Giants waiting on Buster Posey to find his stroke

Kruk & Kuip: 'Crawford made a mistake, but not gonna pin loss on him'

Giants waiting on Buster Posey to find his stroke
April 17, 2013, 9:15 pm
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I’ve just got to take whatever I can that’s positive, and I do feel pretty good at the plate.
—Buster Posey

MILWAUKEE – You win batting titles by feasting on mediocre pitchers and hanging in there against the aces.

You win batting titles by grinding out at-bats and extending rallies. You win batting titles by getting a few to fall.

You win batting titles by collecting hits with two strikes.

Buster Posey did all of those things last season, when he became the first NL catcher in the post-War era to lead his league in hitting. The Giants are only 15 games into the season, but Posey isn’t getting the same results thus far.

Giants manager Bruce Bochy said he felt fortunate to be 9-6 after the Brewers took a 4-3, walk-off victory Wednesday night at Miller Park. Bochy acknowledged that his team isn’t clicking in all phases.

[INSTANT REPLAY: Brewers 4, Giants 3]

And their biggest cylinder remains all locked up.

Whether it’s his swing or his luck, or a mélange of the two, the results haven’t been there for Posey thus far.

“The past couple days, I’ve felt as good as I’ve felt at the plate,” said Posey, who struck out with the bases loaded in the sixth.

Hunter Pence followed that deflating strikeout by dribbling a tying, two-run single up the middle. But the rally could’ve been bigger if the Giants’ cleanup hitter had joined in the fun. Posey has driven in a run in just three of his 13 starts this season.

“That’s obviously the frustrating one for me, with the bases loaded,” said Posey, who will get a day off with Thursday’s 12:05 p.m. first pitch. “Hunter picked me up, so it’s easier to swallow. I just have to keep grinding and keep working.”

Almost no one grinded out at-bats better than Posey last season. He hit an astounding .261 with two strikes – the fourth highest average in the majors. (The league average was .178.)

But Posey has been nearer to average with two strikes this year. He has a .182 average (4 for 24).

It’s a small sample size – not even a tenth of the season. But it’s on Posey’s mind. He said he was not happy with himself for swinging through Kyle Lohse’s inside sinker with two strikes.

“A pitcher’s pitch,” Posey said. “When I’m feeling good, I normally put that ball in play. I’ve just got to take whatever I can that’s positive, and I do feel pretty good at the plate. The first two at-bats, I was happy with those.”

They resulted in a hard ground ball up the middle that deflected off Lohse and straight to shortstop Jean Segura on a 1-6-3 out. Then Posey laced one deep into the right field corner, where Norichika Aoki almost seemed to materialize from a transporter pad to make the catch.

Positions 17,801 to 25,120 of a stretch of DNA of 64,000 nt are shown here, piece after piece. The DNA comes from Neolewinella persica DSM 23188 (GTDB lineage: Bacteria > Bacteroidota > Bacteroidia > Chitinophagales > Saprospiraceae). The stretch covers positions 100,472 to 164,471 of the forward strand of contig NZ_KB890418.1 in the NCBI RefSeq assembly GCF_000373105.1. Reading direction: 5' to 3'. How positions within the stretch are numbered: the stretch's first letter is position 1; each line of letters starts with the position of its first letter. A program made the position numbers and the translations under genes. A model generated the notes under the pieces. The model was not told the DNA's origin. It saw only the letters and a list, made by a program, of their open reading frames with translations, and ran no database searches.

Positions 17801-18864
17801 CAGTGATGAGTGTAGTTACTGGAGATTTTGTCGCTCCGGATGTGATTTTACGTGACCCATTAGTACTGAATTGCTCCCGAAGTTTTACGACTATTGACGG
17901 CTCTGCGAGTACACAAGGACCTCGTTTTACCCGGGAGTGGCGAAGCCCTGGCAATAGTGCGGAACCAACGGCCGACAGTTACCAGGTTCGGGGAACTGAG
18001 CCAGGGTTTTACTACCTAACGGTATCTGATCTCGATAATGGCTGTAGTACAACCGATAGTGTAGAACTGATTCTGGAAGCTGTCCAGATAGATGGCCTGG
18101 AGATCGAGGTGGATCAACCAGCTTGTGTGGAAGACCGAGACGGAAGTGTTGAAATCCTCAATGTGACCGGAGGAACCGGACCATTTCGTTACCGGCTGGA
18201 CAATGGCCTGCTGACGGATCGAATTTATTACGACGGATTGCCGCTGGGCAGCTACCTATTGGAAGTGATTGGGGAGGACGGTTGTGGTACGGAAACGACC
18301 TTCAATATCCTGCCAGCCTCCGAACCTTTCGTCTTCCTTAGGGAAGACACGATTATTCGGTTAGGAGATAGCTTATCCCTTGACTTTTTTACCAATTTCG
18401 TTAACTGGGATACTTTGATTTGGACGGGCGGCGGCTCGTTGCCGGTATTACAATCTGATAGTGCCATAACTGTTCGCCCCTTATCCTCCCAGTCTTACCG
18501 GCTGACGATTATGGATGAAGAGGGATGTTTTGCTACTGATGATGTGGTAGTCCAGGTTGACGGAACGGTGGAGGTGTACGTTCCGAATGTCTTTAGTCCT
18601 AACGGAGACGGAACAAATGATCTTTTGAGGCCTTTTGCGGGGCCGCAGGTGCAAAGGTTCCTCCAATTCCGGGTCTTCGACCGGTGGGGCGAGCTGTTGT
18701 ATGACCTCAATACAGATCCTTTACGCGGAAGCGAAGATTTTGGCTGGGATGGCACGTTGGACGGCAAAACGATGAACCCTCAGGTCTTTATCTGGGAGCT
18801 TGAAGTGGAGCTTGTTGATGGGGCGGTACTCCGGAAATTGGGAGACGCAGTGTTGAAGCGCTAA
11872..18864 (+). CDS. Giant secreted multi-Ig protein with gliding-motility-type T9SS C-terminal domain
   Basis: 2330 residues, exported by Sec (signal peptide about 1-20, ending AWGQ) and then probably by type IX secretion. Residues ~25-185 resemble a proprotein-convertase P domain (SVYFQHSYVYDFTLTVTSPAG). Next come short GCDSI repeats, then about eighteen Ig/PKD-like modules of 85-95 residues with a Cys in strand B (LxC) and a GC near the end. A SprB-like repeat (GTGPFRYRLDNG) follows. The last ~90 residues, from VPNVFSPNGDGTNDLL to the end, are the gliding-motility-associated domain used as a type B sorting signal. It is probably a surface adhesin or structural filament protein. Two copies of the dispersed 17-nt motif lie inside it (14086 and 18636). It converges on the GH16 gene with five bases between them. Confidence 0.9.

“He plays … pretty deep,” Posey said.

Nobody who knows Posey even casually would suggest that the pressure of his nine-year, $167 million contract is getting to him. It’s not like Posey deserved goat horns for this loss, either. The Giants ran into a good pitcher who kept them hitless until the sixth inning, yet still managed to string together enough to nest a three-run comeback.

An error in the ninth contributed to the Brewers’ winning run, but the Giants couldn’t even lament that mistake. Shortstop Brandon Crawford made a terrific stop of Carlos Gomez’s single deep in the hole and then his hustled throw was off line to third base. That advanced runners to second and third and set the stage for pinch hitter Blake Lalli’s fly ball that won the game.

Bochy didn’t fault Crawford, saying it would’ve been very tough for a premier defender like him to eat Gomez’s ball and realize he didn’t have a shot.

 

Crawford did his manager one better. He said he was convinced he did have a shot, and a look at video confirmed it.

“I honestly would’ve had him,” Crawford said.

From an adjacent locker stall, Madison Bumgarner interrupted:

“If I’m pitching, I want him to (try to) make the play,” said the pitcher, “because I know he can.”

With two outs instead of one, the Giants’ outfield is at usual depth and Lalli’s game-winning hit becomes a can of golden niblets.

You couldn’t even nitpick Bochy for staying with Santiago Casilla through the ninth, even though he was a bit lucky to get out of the eighth after Rickie Weeks lined out to strand two runners. The way the Giants’ left-handed relievers have been throwing of late, Casilla likely was the Giants’ best option.

The Giants didn’t let the game get away. It’s more that nobody on their side reached up to seize it. That’s usually where NL MVPs and batting champions extend their reach. So far, Posey is coming up short.

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No postgame notes with such an early start Thursday, but this file would be remiss without pointing out Brandon Belt’s struggles in an 0-for-3, two-strikeout game.

Belt’s pattern last year was a Coney Island coaster – huge ups and downs over the span of weeks or months. This year, he’s moving back and forth faster than a seismograph in a temblor.

He followed his first three-hit game of the season with a lunge fest against Lohse and reliever Jim Henderson.

“You’re right,” Bochy said, asked about Belt’s back-and-forth games. “It’s all about consistency and he’s not there. One game it does look like he’s got it, and tonight it just looked like he was getting himself out at times.”

Including a lazy fly ball that followed Pence’s hit in the sixth, stranding two runners and killing the Giant’s only scoring rally of the night.

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